Surveillance studies conducted in the U.S. over the last decade have revealed significant levels of in vitro resistance to beta-lactams among all major respiratory pathogens. Approximately 30% of S. pneumoniae isolates are nonsuscep-tible to penicillin, and a similar proportion of H. influenzae isolates produce beta-lactamase, which mediates resistance to ampicillin (Principen, Apothecon), (e.g., Amoxil drug, GlaxoSmithKline), and certain cephalosporins.
With S. pneumoniae, resistance to macrolides currently affects approximately 30% of isolates collected in the U.S. Modification of the drug target site and active efflux of the drug from the cell are the two main mechanisms of pneumococcal macrolide resistance. The most common form of target-site modification results from the presence of the erm(B) gene, which encodes an enzyme that methylates bacterial ribosomal RNA, whereas macrolide efflux from bacteria is mediated by the product of the mef(A) gene.
Historically, the mef(A) genotype has been associated with low-to-moderate levels of macrolide resistance, characterized by minimum inhibitory concentration (MIC) ranges of 1 to 16 mcg/ml); erm (B)-mediated resistance has been associated with higher-level resistance (MIC ranges of 64 mcg/ml or greater). However, results from the PROTEKT US (Prospective Resistant Organism Tracking and Epidemiology for the Ketolide Telithromycin in the US) surveillance study have demonstrated an increase in macrolide MICs among mef(A)-positive S. pneumoniae isolates (range, from 1 to more than 256 mcg/ml). These results suggest that mef(A)-positive pneumococcal strains can no longer necessarily be regarded as displaying low-level resistance to macrolides.
Data collected over four years of the PROTEKT US study (from 2000-2001 to 2003-2004) have confirmed that in the U.S., the mef(A)-mediated mechanism of macrolide resistance predominates among S. pneumoniae clinical isolates. However, the prevalence of mef(A) in macrolide-resistant isolates decreased from 68.8°% in 2000-2001 to 62.3°% in 2003-2004, whereas a concomitant increase in the proportions of isolates positive for both erm(B) and mef(A) occurred (from 9.7% in 2000-2001 to 18.4% in 2003-2004).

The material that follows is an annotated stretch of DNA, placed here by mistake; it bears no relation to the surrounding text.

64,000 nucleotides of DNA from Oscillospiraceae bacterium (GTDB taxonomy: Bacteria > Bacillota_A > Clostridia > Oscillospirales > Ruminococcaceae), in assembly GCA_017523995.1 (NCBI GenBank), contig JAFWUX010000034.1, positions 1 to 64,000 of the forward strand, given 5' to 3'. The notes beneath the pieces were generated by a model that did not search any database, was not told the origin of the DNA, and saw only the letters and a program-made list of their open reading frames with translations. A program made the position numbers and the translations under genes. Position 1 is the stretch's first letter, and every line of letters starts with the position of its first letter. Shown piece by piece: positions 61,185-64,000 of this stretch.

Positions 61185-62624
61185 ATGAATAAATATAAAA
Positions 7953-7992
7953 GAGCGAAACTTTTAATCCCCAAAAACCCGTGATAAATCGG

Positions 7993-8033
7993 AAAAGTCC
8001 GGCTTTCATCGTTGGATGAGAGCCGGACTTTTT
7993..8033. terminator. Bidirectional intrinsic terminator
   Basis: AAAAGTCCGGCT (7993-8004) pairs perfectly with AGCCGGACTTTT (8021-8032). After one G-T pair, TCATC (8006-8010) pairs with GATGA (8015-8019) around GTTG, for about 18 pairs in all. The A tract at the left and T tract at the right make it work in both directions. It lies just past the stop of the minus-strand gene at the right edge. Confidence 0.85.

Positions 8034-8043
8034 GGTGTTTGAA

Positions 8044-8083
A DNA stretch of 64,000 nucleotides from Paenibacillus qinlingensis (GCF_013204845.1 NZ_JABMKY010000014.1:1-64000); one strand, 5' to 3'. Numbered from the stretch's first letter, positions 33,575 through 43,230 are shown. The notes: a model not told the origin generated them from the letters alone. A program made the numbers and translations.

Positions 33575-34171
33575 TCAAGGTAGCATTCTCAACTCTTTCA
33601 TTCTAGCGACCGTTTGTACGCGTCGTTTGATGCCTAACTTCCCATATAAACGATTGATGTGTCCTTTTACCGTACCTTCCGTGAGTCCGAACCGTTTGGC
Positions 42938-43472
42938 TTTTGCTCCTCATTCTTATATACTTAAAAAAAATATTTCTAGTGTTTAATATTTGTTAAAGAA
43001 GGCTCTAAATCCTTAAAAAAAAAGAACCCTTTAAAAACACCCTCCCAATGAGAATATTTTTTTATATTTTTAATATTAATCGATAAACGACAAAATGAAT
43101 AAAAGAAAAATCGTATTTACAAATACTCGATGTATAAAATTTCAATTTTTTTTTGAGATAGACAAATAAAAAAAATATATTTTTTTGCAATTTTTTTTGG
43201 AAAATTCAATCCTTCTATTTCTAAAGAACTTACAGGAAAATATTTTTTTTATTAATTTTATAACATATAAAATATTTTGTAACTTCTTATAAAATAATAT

Of note, almost all S. pneumoniae isolates with this dual mechanism of resistance were shown to be multidrug-resistant and displayed high-level resistance to a range, including penicillin, canadian amoxicillin, tetracycline, (Pfizer), and trimethoprim-sulfamethoxazole (Bactrim, Women First).
Factors Contributing to the Development of Resistance, Carriage, and Spread
The inappropriate use of antibiotics, for example, in treating viral upper RTIs, has been identified as a major contributor to the development and spread of antibiotic resistance among respiratory pathogens. Analyses of data from national and international surveillance studies have indicated a link between increased macrolide consumption and increased rates of pneumococcal resistance to this class of antibiotics.
The use of broad-spectrum drugs (i.e., agents with activity extending beyond the common respiratory pathogens) may also increase the risk of resistance in nonrespiratory gram-negative bacteria, such as normal gastrointestinal flora. For example, the increased use of the fluoroquinolones has been associated with the emergence of resistance among gram-negative bacilli in the gastrointestinal flora, including clinically important pathogens such as Pseudomonas aeruginosa, Enterobacter agglomerans, and Escherichia coli.22,23